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The Cathedrale S:t Pierre


E15, A9, 2 km west of exit 29 Montpellier est.


Montpellier is a really interesting city, modern and old at the same time. The older part of the town is steeped in history and the new, Antigone, impresses with its modern architecture.


Strictly speaking, Montpellier is too large a town to qualify for a mention as “wild strawberry patch” – or a cherry to pick along the side of the motorway – but in the modern part, Antigone, there are good hotels and many restaurants to choose from close to and easily accessible from the motorway. The exit at junction 29 will lead you straight into this part of the town. This quarter is quite the little Utopia, built along the Greek model but in modern dress, so to speak. They have managed to create a very interesting living environment in neoclassicistic style with grand avenues and splendid open squares. Exciting perspectives open up as you stand in one or other of the different squares and let your eye roam over the open spaces with their fountains and other aquatic designs.



In spite of its position right by the old Graeco-Roman road between Nîmes and Narbonne, Montpellier does not actually have an ancient pedigree. It is in fact rather an upstart, born in the 10th century. In a short space of time a flourishing, cosmopolitan town arose, receiving with open arms both Arabs and Jews, who contributed to its trade successes and its good repute as a town of medical studies. A university was founded here as early as the 13th century where the faculty of Medicine held a unique position. In the 17th century the town had 130 pharmacies and a doctor in every street. Sick people from all over Europe flocked to Montpellier to be treated by professionals. From the 13th century it also experienced an upswing within trade and craft. Serious money was earned from the spice trade, currency exchange and last, but not least, the art of fabric dyeing. As a consequence there are over a hundred beautiful private palaces, most of them in the old part of the town.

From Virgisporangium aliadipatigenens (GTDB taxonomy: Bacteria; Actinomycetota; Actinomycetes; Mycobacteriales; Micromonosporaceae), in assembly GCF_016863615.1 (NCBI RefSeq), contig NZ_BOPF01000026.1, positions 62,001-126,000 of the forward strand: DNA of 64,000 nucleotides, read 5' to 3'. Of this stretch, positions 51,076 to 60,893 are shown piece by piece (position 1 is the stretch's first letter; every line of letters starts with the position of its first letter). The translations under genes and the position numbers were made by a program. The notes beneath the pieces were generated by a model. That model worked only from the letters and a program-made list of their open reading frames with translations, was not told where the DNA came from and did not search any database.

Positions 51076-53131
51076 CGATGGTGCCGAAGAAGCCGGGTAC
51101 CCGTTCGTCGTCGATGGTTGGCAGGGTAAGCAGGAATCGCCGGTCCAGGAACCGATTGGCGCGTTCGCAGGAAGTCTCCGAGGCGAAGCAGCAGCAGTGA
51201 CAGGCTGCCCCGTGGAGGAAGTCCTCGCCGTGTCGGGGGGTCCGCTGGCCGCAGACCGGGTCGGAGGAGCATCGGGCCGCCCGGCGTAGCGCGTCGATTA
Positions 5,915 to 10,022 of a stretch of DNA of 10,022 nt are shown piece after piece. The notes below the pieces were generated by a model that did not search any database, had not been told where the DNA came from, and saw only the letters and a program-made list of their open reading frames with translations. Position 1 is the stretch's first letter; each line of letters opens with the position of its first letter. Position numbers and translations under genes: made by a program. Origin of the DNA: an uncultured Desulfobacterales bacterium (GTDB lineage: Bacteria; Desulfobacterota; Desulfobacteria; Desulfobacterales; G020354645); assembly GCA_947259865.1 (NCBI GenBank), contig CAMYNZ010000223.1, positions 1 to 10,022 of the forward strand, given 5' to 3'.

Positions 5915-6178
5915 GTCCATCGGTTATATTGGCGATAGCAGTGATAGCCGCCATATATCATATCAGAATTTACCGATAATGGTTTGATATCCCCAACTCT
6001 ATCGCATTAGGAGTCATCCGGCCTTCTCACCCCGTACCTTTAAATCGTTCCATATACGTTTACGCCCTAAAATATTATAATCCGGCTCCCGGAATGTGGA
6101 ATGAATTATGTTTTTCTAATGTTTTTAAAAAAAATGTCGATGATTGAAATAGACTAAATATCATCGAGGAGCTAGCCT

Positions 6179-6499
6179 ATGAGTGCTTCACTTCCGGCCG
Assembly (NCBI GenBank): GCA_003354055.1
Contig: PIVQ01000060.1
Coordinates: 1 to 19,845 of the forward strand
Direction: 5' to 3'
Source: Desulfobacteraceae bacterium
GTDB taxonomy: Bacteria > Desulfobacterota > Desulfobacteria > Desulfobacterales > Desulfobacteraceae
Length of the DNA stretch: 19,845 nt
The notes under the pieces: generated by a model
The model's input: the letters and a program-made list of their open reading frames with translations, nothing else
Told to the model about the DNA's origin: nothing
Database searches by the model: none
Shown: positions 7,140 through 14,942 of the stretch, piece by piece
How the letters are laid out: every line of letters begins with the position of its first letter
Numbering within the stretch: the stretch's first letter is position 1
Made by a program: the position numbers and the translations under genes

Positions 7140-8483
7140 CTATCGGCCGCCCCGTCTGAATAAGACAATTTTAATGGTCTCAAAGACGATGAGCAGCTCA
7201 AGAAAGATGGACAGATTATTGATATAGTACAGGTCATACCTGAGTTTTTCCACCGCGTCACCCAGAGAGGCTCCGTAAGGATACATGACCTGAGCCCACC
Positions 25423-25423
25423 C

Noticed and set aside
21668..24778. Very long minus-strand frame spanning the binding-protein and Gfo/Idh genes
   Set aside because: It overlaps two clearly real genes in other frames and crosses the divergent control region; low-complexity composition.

Do not even try to use your car, just leave it in Antigone. Explore Montpellier on foot and it will show itself from its best angle. The old town centre is not far from Antigone. Just walk towards the shopping centre Le Poligone, ride up the escalator and you will find yourself in the immediate vicinity of Place de la Comédie, the main meeting-place of the town. Here the tourists, students and citizens are gathering, and what could be nicer than just sitting and watching the crowds from the safety of a café or restaurant with a pleasant view of the fountain of The Three Graces, say, or the opera house.




If you fancy a look at the old town, the great boulevard Rue de la Loge will lead you to it. Here is the Saint Pierre Cathedral which was demolished during the religious wars when Montpellier was a Huguenot stronghold. Many other buildings were destroyed, but new ones were built and others restored at a frantic pace during the 17th and 18th centuries. This gave the town a uniform character and the only tell-tale signs of an ancient past are the narrow, crooked streets. Musée Fabre, with art and sculptures from the 16th century up to the present day is well worth a visit, as are the grand palaces Hôtel de Manse and Hôtel des Trésoriers de la Bourse.


At the opposite end of the old town, if seen from Antigone, is Jardin des Plantes, France’s oldest botanic garden, laid out already in the 16th century. On this side of the town you will also find the beautiful park Promenade de Peyrou, accessed via Porte de Peyrou which was built in 1691 in Louis XIV:s honour. From this Promenade you have an enchanting view over the hills and the sea that form a stunning backdrop to the town.



Place de La Comedia with The Three Graces